And then getting the roles that you don't have to be involved in off your plate. And that can be that can be [00:34:30] accomplished in a couple of different ways. So the first question you always want to ask about a particular task or particular role is, does this need to be done at all? Can we just delete this or trash it?

And [00:34:40] it could be that you're getting in your own way with doing things a certain way. So that's the first thing to look at. Because if you can cut something, that's always going to be the easiest, most cost effective thing to [00:34:50] do. If you decide that you can't trash it and this thing has to be done, then who should do it?

And maybe that person's on your team already. Maybe they're not. But you [00:35:00] want to have a goal as far as, who should be doing what? And then, over time you have to start shifting those things over. Where people get into problem is [00:35:10] in, if they just abandon the business. So it's yeah, I hired a consultant and now I'm doing nothing.

So that does not work. [00:35:20] Anytime you shift a responsibility from one person to another, there's going to be a transition period between where you first, train that person on how to do that thing. So let's say it [00:35:30] is something simple like paying the internet bill, right?

So that comes fairly automatically if you're. If you're at one level, you just automate it [00:35:40] and you just delete that responsibility. You put it on autopay on another level maybe you have a a contract. We've got a client who has a has nurses working [00:35:50] for him and that he created this whole tablet system that they got from I think it was T Mobile or AT& T or one of those.

And. It's actually a complicated [00:36:00] process to pay the internet bill because there's 300 different devices and they have to account for the usage on all the different ones. And, there's rebates [00:36:10] involved. It's a whole thing. So that process has to be trained for somebody during the training period.

You can't just leave them on their own. You gotta train them. You gotta check them. You can say, okay, now do [00:36:20] this. And then you say, did they do that? Okay. Yes. Did they do it? Okay. Yes. And then we can move on. And over, three to six months, really, that's how long it takes for somebody to really [00:36:30] solidify a business activity.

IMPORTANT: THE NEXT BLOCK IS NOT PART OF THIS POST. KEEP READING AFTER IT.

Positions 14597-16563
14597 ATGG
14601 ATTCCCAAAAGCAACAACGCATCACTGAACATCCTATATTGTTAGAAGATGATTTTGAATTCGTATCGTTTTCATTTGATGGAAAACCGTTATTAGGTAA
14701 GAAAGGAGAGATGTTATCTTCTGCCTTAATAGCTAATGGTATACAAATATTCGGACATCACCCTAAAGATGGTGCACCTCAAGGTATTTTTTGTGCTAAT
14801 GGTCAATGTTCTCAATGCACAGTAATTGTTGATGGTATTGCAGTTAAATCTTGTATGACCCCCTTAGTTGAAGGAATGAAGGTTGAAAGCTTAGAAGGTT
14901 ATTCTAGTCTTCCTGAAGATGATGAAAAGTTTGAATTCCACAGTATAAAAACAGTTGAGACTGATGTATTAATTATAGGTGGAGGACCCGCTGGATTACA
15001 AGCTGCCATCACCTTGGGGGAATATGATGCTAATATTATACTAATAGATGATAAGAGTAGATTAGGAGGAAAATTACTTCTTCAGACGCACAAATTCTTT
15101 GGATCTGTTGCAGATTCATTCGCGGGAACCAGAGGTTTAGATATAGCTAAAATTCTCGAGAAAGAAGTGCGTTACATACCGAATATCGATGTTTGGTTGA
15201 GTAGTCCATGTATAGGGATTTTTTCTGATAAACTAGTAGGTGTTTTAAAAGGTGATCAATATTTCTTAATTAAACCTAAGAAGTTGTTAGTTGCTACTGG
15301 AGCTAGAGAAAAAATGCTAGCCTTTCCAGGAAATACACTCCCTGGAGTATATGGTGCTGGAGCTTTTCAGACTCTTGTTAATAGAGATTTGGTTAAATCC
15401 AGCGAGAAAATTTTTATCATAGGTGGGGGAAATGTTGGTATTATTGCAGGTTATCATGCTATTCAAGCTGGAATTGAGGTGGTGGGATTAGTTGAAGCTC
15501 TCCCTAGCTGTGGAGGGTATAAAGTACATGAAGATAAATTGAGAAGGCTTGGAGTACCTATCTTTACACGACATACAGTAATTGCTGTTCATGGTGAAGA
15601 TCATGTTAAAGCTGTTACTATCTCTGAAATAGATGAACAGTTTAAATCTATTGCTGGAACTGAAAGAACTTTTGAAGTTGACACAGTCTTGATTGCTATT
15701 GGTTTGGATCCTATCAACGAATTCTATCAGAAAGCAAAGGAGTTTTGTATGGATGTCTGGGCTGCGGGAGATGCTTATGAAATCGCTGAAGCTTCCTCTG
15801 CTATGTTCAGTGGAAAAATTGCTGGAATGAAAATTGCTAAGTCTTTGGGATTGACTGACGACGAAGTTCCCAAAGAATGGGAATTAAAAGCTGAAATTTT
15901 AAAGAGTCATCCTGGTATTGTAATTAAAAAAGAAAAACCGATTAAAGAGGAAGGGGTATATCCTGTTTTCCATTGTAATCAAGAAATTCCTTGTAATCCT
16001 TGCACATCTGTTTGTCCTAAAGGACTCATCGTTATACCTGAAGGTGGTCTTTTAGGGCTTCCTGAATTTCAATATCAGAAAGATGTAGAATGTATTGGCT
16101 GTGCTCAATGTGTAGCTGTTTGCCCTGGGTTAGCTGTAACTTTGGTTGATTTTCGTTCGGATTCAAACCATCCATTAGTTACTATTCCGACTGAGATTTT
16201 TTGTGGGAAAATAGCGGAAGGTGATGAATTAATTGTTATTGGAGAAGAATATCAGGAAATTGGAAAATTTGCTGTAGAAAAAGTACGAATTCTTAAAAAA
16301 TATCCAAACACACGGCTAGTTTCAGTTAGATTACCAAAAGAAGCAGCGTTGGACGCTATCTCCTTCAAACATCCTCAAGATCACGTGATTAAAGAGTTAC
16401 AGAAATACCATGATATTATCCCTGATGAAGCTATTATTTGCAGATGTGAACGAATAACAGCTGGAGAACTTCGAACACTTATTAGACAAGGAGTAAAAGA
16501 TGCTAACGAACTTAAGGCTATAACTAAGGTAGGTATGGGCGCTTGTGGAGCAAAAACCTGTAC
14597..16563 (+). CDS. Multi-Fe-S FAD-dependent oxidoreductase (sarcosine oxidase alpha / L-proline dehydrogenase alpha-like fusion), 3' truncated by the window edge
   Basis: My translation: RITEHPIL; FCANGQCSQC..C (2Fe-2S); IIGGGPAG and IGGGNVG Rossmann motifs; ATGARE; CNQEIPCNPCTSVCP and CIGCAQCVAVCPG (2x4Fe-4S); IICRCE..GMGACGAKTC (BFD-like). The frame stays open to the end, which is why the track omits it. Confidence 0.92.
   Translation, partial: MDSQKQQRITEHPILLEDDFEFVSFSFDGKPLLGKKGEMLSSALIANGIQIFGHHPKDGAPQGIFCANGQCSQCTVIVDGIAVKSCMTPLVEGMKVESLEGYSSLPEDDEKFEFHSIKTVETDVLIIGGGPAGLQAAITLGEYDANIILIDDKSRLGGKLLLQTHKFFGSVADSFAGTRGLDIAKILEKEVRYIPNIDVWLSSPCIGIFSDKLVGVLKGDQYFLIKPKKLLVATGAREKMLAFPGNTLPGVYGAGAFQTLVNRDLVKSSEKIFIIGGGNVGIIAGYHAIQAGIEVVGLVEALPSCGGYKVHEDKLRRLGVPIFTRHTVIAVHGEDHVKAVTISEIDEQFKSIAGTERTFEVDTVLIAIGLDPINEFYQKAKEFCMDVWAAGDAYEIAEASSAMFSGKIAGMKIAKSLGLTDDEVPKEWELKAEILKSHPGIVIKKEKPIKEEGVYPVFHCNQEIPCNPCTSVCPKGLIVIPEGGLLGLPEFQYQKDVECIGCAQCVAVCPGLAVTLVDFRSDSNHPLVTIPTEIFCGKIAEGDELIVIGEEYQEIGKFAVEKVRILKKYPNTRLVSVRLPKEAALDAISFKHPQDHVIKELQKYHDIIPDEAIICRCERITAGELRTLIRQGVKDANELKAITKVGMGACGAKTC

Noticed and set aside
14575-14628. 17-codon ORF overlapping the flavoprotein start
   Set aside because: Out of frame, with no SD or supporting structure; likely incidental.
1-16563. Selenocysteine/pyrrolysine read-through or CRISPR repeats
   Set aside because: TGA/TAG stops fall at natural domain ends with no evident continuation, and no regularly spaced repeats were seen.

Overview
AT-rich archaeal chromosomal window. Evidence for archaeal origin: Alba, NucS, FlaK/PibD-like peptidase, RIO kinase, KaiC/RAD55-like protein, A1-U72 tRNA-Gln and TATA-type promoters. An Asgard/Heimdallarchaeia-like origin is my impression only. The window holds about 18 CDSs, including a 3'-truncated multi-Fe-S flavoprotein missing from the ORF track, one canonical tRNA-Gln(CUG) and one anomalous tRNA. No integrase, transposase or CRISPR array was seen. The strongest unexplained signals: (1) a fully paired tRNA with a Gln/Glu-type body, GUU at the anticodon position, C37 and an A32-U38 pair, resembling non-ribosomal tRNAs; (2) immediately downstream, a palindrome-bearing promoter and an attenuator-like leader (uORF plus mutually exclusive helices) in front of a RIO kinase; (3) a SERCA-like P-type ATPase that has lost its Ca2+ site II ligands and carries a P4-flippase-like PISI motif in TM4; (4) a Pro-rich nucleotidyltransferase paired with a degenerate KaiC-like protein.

Then you step back more and more, and eventually you just get reports. And you say, okay, were these things done? Yes. Great. Let's move on. And so [00:36:40] how many things you can take off your plate is going to depend on your business. How many people are available to do the things that you can do is going to depend on your business.

One of the [00:36:50] one of the difficulties with entrepreneur led businesses is the E myth. So if you haven't read them, there's a series of books by Michael Gerber called the E Myth. There's the E Myth [00:37:00] Revisited and the E Myth Mastery or something like that. I don't, Michael Gerber, E Myth, search it, it'll come up.

And the E Myth in his formulation is the Entrepreneur Myth. [00:37:10] And the Entrepreneur Myth is that because I'm good at doing a thing, then I can run a business doing that thing. So like in, in tax Sherpa, because I'm good at [00:37:20] tax returns means I can run a business that does tax returns. And that the one thing does not follow from the other.

I know plenty of great people, plenty of great technical [00:37:30] people who cannot operate a business at all. It's a different set of skills. But what ends up happening is because most people who go into business for themselves and who start up, a [00:37:40] a business that ends up hiring people and has a team, then they're really good at that thing.

Like I'm really good at taxes. . The people you bring on don't have your depth of experience. If they did, they [00:37:50] would've started their own companies, right? Where you as one person, as the entrepreneur leader might have been able to do, 50 different tasks.

There's not one other person [00:38:00] out there that's gonna be able to do those same 50. So you have to accept that. And then, understand people's, people's aptitudes and interests and just capabilities as far as how [00:38:10] much they can do of those different things. So hiring people gets expensive quickly.